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Do property investors in Asia need to worry?

By: - Reporter / @amyremoINQ
/ 12:33 AM January 14, 2017

B21  17JAN14A

Real estate investors in the Asia Pacific may have to brace for a challenging year ahead.

Rising interest rates, low economic growth, and global political developments are seen to create “uncertainties,” among investors, according to a report by property consultancy firm Colliers International.


“The economic picture for Asia Pacific looks darker than in recent years, with lower growth, rising interest rates and political upheaval in Europe and the United States being causes for concern for real estate investors,” Colliers International said in a statement.

“No investor likes uncertainty and two unexpected results—the United Kingdom voting to leave the European Union and the election of Donald Trump as US president—have caused widespread jitters,” it said.

Rising interest rates

Colliers International noted that while institutional investors will target the region’s property in 2017, rising interest rates and low economic growth meant investors have to work harder to get a viable return.

This is why rising interest rates is a major concern.

In December last year, the US Federal Reserve raised interest rates by a quarter point. A series of rate increases is expected between 2017 and 2019.

According to Colliers, the said hike is expected to affect residential developers as project costs may likely increase with the rise in the cost of debt. A decline in purchases from speculative investors is expected as they are more sensitive to higher borrowing costs.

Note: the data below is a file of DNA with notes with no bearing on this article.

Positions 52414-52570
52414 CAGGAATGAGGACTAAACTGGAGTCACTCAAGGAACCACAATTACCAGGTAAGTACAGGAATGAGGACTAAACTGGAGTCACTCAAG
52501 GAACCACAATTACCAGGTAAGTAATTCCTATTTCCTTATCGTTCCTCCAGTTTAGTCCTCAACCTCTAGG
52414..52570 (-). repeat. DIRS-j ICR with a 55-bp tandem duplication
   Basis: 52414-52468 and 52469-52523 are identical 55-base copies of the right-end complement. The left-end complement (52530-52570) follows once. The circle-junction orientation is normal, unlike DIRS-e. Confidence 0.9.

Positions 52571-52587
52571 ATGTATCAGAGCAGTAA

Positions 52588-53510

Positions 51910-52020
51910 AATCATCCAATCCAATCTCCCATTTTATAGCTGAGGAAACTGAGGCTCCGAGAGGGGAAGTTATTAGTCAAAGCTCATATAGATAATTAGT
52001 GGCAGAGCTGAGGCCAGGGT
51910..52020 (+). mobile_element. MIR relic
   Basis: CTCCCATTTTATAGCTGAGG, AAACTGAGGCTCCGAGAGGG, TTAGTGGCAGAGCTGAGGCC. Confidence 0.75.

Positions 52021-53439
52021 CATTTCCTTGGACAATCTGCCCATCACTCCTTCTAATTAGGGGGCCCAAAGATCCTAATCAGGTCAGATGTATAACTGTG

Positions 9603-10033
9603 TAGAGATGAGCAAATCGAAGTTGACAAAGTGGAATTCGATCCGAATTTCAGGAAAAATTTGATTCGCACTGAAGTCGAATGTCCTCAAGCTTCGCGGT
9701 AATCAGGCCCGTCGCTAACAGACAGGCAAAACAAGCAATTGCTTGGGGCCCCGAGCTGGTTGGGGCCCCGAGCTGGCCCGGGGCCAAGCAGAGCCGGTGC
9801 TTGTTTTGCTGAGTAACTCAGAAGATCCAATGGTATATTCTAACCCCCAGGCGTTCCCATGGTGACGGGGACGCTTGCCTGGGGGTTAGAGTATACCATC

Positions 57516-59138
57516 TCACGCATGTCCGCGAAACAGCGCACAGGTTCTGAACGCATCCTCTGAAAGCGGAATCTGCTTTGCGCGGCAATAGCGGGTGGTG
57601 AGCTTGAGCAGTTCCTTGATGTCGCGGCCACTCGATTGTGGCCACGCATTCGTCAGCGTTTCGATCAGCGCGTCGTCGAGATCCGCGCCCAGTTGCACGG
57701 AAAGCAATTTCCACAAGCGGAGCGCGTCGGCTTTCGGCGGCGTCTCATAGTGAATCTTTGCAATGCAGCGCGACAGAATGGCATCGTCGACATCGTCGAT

Citing HSBC, Colliers International said Indonesia, the Philippines and India are likely to be more shielded from the “Trump effect” given low debt and low export exposures. In contrast however, Malaysia, China, Korea, Taiwan and Thailand are seen to be affected.


“We expect yields to remain pretty flat across most markets in Asia Pacific next year, with upward pressure from rising US interest rates and downward pressure from weight of capital cancelling each other out,” said Terence Tang, managing director for Asia Capital Markets and Investment Services at Colliers International.

Positive returns

The bright spot is that growth in some Asian economies still looked good.

As such, property investors in Asia are still expected to see positive returns on the back of a relatively strong gross domestic product (GDP) growth.

In most cities, property market growth is seen to come from economic growth, via rent increases. Investors are expected to look at value-added strategies, including ground-up development in emerging markets with better growth prospects.

Tang said a GDP growth of more than 6 percent is expected in both China and India. The Philippines is expecting a similar growth, while Indonesia is tipped to rise by over 5 percent. Japan’s growth is seen sluggish.

Robust growth

The Philippine real estate sector—in contrast to the regional trend—is seen to enjoy a more robust growth this year. This was on the back of an expected sustained economic growth in the next 12 months.

According to Colliers Philippines, it expected the country’s GDP growing between 6 and 6.5 percent annually over the next three years as macroeconomic fundamentals remain sound.

In the third quarter last year, the Philippine economy grew by 7.1 percent, outpacing other emerging economies in Asia.

Also expected was the surge in manufacturing investments, which would raise demand for industrial space. Firms are urged to start developing industrial parks outside of the Cavite-Laguna-Batangas area.

In its previous report, Colliers Philippines said public construction would be a major source of growth as the government committed to ramp up infrastructure spending, while private construction was seen to continuously grow due to sustained appetite for office and retail developments.

The business process outsourcing (BPO) industry and offshore gaming are likewise seen to drive the healthy growth of the local office property market this year, it added.

According to Colliers Philippines, the infrastructure plans of the incumbent administration would likely dictate the direction of real estate developments, even beyond the term of President Duterte.

The implementation of infrastructure projects nationwide should also provide access to land that could be redeveloped into mixed commercial, residential, hotel or leisure and industrial estates.

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